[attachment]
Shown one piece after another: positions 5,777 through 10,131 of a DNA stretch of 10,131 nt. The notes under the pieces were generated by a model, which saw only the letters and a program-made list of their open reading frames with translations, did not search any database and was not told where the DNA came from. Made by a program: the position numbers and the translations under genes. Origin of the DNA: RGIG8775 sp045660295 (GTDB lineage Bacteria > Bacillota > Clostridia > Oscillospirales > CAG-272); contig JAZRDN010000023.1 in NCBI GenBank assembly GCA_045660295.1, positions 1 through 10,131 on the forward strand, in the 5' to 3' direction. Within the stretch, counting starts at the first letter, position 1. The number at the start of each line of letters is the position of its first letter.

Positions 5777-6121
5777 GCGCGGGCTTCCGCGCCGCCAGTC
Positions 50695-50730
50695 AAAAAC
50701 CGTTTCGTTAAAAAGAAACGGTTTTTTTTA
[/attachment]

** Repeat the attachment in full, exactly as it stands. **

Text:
Shown one piece after another: positions 5,777 through 10,131 of a DNA stretch of 10,131 nt. The notes under the pieces were generated by a model, which saw only the letters and a program-made list of their open reading frames with translations, did not search any database and was not told where the DNA came from. Made by a program: the position numbers and the translations under genes. Origin of the DNA: RGIG8775 sp045660295 (GTDB lineage Bacteria > Bacillota > Clostridia > Oscillospirales > CAG-272); contig JAZRDN010000023.1 in NCBI GenBank assembly GCA_045660295.1, positions 1 through 10,131 on the forward strand, in the 5' to 3' direction. Within the stretch, counting starts at the first letter, position 1. The number at the start of each line of letters is the position of its first letter.

Positions 5777-6121
5777 GCGCGGGCTTCCGCGCCGCCAGTC
Positions 50695-50730
50695 AAAAAC
50701 CGTTTCGTTAAAAAGAAACGGTTTTTTTTA